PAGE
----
Story Rating: 3.75 stars
Audio Rating: 3.75 stars
Narrator: Michael T. Bradley
Length: 4 hours, 45 minutes
For some people, not trying is safer than trying and failing. For Oscar, he’s a master of half-assing everything. He has a job he’s good at and that he likes, but it’s in sanitation and people look down at him for doing good, honest, necessary work. So rather than spin it with “phrasing” or giving others a chance to make up their own minds, he rubs in the smell and the stench of the sewer, driving them away and goading them into disliking him on his terms. It’s kept Oscar from having to make new friends, and it’s kept him from having to deal with his past, his present, or even his future.
When he’s not busy setting himself on fire, Oscar gets his kicks online as a troll. Under various names on various forums — including Goodreads — he harasses, mocks, insults, and attacks behind the safety of a pseudonym. Even here he’s not willing to be himself; even here he’s hiding behind the same mask, the same anger, the same pettiness. Until he met Noah.
Noah, whose video he trolled. Noah, who he made fun of. Noah, who smiles at him, cooks for him, kisses him, and makes Oscar want all the things he gave up on. And when one of his sisters announces her engagement and asks Oscar to come home for a family dinner to meet her lucky man, Oscar has to face the people who know him beneath the mask. The people who know how to hurt him.
Noah is a good kid who escaped his religious organization, knowing, even as he did so, that he would likely never see his family again. For choosing to be out as gay, for choosing to stand up for himself and be himself, he had to leave them behind. Now, with his own apartment and his own life, Noah is discovering who he is and who he wants. When he meets Oscar, he doesn’t see the mean-spirited, angry man who lives in garbage and spews hate. Instead, he sees someone he wants to get to know, if you know what I mean, and he isn’t shy about it.
When Oscar realizes that Noah wants him, and that the wants Noah almost as much, he has a choice to make. Tell Noah, or not. And, a creature of habit, Oscar does what comes easiest and decides not to tell Noah that he’s the one who made fun of him. Instead, allowing himself to feel for the first time in a long time, Oscar realizes he wants more than a to get high and spend his life attention-seeking online. Instead, he wants to watch movies with Noah, have dinner, cuddle … all of it. He wants the chance to bring a boyfriend home to his parents and have them accept Noah just as easily and as proudly as they accepted his sister.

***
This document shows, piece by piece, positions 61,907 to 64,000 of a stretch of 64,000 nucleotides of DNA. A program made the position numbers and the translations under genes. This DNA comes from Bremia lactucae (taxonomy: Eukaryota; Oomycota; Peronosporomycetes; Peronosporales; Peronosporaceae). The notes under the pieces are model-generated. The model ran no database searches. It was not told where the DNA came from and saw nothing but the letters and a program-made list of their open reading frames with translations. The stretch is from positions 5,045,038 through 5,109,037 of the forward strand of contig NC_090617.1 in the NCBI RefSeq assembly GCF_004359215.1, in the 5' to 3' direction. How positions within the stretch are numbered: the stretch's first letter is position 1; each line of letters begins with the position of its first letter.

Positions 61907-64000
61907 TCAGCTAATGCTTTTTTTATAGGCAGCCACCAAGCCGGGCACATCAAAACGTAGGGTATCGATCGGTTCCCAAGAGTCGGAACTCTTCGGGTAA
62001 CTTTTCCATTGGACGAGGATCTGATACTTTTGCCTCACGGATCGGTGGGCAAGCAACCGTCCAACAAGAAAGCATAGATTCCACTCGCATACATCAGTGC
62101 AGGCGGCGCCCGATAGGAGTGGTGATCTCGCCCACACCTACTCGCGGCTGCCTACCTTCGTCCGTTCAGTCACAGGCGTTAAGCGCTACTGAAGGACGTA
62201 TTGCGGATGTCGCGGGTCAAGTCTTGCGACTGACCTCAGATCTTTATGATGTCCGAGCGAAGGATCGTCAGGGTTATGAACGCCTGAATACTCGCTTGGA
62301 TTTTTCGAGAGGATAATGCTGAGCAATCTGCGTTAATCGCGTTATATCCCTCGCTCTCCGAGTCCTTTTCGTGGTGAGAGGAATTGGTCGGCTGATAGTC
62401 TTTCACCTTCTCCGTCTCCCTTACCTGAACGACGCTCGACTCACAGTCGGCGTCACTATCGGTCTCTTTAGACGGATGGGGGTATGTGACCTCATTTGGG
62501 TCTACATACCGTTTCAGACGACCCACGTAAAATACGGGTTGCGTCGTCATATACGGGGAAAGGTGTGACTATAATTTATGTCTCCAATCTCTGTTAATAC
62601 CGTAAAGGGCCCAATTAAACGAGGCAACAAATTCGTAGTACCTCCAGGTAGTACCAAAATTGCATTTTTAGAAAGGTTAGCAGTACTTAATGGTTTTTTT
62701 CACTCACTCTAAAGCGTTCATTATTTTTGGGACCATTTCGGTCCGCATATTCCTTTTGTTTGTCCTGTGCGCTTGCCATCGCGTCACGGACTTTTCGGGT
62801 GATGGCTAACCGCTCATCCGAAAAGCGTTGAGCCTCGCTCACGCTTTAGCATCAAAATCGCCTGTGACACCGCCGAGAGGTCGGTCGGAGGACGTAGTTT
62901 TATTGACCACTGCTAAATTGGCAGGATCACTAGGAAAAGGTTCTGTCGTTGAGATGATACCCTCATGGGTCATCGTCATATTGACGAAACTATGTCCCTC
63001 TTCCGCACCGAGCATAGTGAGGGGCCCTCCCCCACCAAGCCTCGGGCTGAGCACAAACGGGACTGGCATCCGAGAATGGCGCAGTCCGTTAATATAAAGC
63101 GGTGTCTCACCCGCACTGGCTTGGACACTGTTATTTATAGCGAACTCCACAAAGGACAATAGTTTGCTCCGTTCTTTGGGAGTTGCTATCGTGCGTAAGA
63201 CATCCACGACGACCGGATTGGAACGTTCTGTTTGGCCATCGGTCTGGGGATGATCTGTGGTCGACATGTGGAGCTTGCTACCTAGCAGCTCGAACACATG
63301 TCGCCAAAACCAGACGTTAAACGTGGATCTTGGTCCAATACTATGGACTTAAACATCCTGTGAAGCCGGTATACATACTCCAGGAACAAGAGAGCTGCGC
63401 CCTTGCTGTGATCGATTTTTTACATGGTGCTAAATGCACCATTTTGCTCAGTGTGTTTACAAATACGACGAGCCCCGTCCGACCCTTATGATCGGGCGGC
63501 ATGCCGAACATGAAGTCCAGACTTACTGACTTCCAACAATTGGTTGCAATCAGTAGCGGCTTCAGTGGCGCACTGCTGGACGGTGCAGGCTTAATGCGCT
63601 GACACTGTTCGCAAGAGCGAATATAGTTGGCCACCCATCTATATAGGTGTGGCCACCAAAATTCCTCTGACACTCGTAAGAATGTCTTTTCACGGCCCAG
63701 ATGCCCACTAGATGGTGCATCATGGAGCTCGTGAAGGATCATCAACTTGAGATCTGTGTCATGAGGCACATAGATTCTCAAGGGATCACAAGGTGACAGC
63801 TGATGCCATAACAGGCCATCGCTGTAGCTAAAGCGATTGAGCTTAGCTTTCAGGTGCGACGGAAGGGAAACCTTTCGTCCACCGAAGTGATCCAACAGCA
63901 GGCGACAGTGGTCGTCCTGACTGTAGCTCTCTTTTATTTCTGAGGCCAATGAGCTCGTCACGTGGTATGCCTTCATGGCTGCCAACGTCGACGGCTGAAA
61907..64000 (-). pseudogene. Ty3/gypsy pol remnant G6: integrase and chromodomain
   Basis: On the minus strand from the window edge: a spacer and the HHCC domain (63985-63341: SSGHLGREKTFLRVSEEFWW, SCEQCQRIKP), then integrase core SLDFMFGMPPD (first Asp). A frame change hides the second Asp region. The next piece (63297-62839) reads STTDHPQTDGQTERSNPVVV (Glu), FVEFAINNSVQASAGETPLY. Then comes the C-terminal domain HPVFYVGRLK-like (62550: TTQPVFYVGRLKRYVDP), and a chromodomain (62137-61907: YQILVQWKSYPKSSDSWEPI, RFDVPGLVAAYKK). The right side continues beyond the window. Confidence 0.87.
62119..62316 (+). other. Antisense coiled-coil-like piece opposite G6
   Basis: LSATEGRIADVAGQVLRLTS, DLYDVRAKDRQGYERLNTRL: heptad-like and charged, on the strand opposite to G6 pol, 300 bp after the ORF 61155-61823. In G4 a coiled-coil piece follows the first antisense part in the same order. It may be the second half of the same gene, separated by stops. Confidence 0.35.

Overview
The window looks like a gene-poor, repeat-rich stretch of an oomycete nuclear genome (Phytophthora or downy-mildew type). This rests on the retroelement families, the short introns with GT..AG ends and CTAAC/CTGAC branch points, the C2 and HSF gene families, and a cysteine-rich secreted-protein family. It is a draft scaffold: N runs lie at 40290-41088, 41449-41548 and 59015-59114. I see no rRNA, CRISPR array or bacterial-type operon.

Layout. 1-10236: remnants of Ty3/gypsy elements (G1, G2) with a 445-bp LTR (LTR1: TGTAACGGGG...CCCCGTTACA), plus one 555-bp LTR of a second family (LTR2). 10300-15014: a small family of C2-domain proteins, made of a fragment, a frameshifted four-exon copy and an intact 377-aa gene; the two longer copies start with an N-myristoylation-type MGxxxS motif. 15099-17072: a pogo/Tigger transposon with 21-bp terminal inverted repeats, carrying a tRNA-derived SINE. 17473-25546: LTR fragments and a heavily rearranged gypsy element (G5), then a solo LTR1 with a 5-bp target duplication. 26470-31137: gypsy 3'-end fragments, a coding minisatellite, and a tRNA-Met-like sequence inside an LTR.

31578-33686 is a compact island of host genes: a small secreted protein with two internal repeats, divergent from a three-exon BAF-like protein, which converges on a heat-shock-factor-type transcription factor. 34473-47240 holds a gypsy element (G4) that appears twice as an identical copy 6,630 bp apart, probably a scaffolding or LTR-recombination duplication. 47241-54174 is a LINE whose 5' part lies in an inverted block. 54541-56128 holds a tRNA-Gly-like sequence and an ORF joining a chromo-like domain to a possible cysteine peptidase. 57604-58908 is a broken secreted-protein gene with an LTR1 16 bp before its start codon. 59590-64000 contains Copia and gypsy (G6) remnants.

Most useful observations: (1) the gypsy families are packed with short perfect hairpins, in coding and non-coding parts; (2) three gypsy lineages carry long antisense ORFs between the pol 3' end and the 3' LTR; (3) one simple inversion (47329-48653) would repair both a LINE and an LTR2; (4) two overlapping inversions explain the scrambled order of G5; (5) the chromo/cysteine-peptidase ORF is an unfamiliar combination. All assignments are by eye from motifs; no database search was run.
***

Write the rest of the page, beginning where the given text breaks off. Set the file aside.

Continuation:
This isn’t a long story — less than five hours — and it goes by fast. I wasn’t drawn in by the first chapter where we are introduced to Oscar’s nastiness, but once his humanity is revealed, once we see the layers of hurt and confusion and self-doubt peeled back, it becomes a rather charming story. Noah, for all that he’s a bit soft and wide-eyed, isn’t a push over and I appreciated that he didn’t try to change Oscar as a person. Just some habits he’d fallen into.
The friendships between Oscar and his childhood friend, Jeremy, felt real. The way you get used to someone, and how it can be hard to see the slow spiral into addiction and abuse until someone else points it out, how much friends can take each other for granted, and how hurt and anger can lead to bad decisions. I’m not sure I agree with how everything plays out between the side characters, and at times it felt as if Jeremy was there mostly to stir the pot and then play god with a deus ex machina moment at the end, but it didn’t bother me all that much.
Michael T. Bradley is the narrator and he does a decent job. While Oscar’s voice came through loud and clear, Noah’s — while distinct and separate — just felt a bit too childish for my personal taste. The side characters didn’t stand out all that much on their own and, when Oscar was visiting his family at home, his sisters and mother blended together a bit. Even so, as the story is told through Oscar’s point of view, and as his voice is the strongest, it all came together.
Considering the opening chapter is the way it is, all but rubbing our noses in how badly Oscar smells, how much garbage is in his apartment, and how much of an ass he is online, I’m not sure I would have kept on with this if I had been reading it as a book. But with the narrator giving the oomph of personality to the story, I found it easier to push through into the rest of the book, and I’m glad I did. This may be a bit hit or miss for some people, since it’s more a story about Oscar falling in love than a love story, but I suggest giving it a try. I did, and I enjoyed it.